Talented Brits Wallow in Woman in White
A treat perhaps for Sir Andrew's aficionados
- Star Ledger by Michael Sommers, 18/11/2005 -
NEW YORK -- 'Twas a dark and stormy opening night at the Marquis Theatre as "The Woman in White" swept onto Broadway yesterday, cloaked in a semi-successful West End reputation.
Thunder booms and gloomy tunes resound through composer Andrew Lloyd Webber's convoluted musical melodrama, based on novelist Wilkie Collins' Victorian thriller.
Led by reigning British musical stars Maria Friedman (most appealing in her long-awaited debut) and Michael Ball (who bounces away with the show), a truly luminous company, plus acres of hi-tech design, do their best to scare up such chills as intermittently exist in this foggy and altogether fusty opus.
No need to read the book since Charlotte Jones' adaptation plays loose, if not fast, with the 145-year-old story.
Dwelling in marble halls, Marian (Friedman) is the protective plain-Jane sister of Laura (Jill Paice), a lovely heiress whose long-standing prior engagement thwarts her budding romance with their drawing teacher Walter (Adam Brazier), with whom Marian is smitten anyway.
Laura's marriage soon goes sour as her husband, Sir Percival Glyde (Ron Bohmer), reveals himself as a brute who craves only her fortune.
Abetted by his rascally chum Count Fosco (Ball), Glyde hatches a nefarious scheme -- that shall not be revealed here -- to grab Laura's estate and worse.
A mysterious wraith in trailing white (Angela Christian) proves key to the dastardly doin's as Marian valiantly rushes to her sister's salvation, assisted by heartbroken Walter, himself saved from the gutter by our plucky heroine. Events include a bleak Christmas wedding, a lurid nightmare sequence, a fatal accident complete with funeral, a noisy visit to a madhouse and death on the railroad tracks. Everything is set to virtually nonstop music that's the aural equivalent of flocked wallpaper.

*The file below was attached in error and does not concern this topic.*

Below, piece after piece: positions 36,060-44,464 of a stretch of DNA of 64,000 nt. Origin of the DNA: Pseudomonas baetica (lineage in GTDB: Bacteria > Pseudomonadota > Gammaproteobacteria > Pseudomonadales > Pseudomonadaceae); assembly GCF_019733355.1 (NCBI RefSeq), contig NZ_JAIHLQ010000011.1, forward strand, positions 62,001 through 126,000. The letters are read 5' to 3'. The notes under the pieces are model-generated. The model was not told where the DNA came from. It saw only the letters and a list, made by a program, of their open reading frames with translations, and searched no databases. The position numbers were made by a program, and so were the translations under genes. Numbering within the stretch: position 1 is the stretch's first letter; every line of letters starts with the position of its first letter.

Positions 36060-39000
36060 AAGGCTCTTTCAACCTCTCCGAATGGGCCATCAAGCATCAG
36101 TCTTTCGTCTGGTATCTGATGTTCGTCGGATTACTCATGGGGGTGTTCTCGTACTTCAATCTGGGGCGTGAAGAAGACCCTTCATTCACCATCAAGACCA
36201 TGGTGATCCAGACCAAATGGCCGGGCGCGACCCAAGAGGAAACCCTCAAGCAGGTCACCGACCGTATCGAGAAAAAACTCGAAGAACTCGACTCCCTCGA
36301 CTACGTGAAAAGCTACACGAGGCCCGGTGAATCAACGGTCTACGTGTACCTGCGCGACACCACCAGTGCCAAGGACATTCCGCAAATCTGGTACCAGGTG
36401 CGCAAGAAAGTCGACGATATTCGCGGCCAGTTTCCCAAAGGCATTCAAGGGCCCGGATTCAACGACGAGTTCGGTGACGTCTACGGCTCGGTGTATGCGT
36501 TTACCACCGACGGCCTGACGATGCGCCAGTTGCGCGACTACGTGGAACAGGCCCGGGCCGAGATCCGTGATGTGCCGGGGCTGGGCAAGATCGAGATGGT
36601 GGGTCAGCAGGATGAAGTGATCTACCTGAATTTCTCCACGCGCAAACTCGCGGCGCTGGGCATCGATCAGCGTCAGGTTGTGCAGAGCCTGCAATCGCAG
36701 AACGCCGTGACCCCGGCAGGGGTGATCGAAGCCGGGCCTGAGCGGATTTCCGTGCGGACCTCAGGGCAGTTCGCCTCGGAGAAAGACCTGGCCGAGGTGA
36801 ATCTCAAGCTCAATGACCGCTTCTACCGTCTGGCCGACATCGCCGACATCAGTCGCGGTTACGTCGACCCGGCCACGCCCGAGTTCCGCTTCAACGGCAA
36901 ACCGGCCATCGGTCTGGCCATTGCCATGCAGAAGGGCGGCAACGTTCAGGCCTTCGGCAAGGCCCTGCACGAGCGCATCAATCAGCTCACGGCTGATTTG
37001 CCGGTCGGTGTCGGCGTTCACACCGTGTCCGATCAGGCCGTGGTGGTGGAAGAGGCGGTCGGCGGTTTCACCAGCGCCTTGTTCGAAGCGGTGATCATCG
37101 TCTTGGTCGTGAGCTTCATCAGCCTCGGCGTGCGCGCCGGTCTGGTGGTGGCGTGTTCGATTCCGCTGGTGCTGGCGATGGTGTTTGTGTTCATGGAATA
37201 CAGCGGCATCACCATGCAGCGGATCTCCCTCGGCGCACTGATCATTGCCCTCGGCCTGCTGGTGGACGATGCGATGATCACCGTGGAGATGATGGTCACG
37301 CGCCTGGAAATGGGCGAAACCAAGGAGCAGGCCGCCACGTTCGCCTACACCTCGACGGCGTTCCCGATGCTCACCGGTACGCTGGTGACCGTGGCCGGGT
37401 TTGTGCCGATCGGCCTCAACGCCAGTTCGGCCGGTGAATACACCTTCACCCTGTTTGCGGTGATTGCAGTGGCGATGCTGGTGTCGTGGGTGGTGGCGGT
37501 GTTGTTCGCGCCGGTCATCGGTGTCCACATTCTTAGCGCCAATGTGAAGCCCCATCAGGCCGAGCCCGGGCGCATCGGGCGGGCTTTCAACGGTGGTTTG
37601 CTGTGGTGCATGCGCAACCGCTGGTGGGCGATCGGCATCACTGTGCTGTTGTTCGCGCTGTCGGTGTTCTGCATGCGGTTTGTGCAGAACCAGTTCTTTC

If tracking the machinations of this busy musical doesn't lead to dizziness, the scenery certainly will. The great designer William Dudley projects ceaselessly unspooling animated vistas of landscapes, drawing rooms, graveyards and otherwise Gothic circumstances on curved walls that spin on turntables. The effect suggests being trapped inside a Victorian-themed video game. Although the narrative unfolds entirely on dry land, these swirling visuals may well produce seasickness.
Scarcely tunes from the "Phantom" master's best bin, the music at times swells from general mournfulness into livelier interludes. "I Believe My Heart" is a gently ardent duet. "Lammastide" is a lusty chorus for gamboling villagers. On a single hearing, there doesn't appear to be a now-and-forever number destined for future Lloyd Webber concert revues.
The show's undoubted high point is "You Can Get Away With Anything," Fosco's jaunty waltz about the joys of shameless behavior, warbled by Ball with boundless gusto. Partnered by a rat wriggling across his outstretched arms, Ball drolly provides a welcome diversion. Later, Ball and Friedman expertly navigate a fairly humorous Fosco-Marian seduction scene that blessedly relieves the turbulent action.
Throughout the near-three-hour proceedings, Friedman's emotional fervor and intense musicality propel the ponderous story and score even as Ball's airy presence brightens them. The visiting stars are bolstered by Bohmer's gleaming wickedry as Glyde, Christian's eerie title figure and the lovebird trillings of Paice and Brazier.
An antique "penny-dreadful" thriller blown up into a new $101-dreadful Broadway musical by director Trevor Nunn, "The Woman in White" is best appreciated by Lloyd Webber aficionados and others who thirst for an old-fashioned brew of suds and stress.
Thanks to Doris for finding and sharing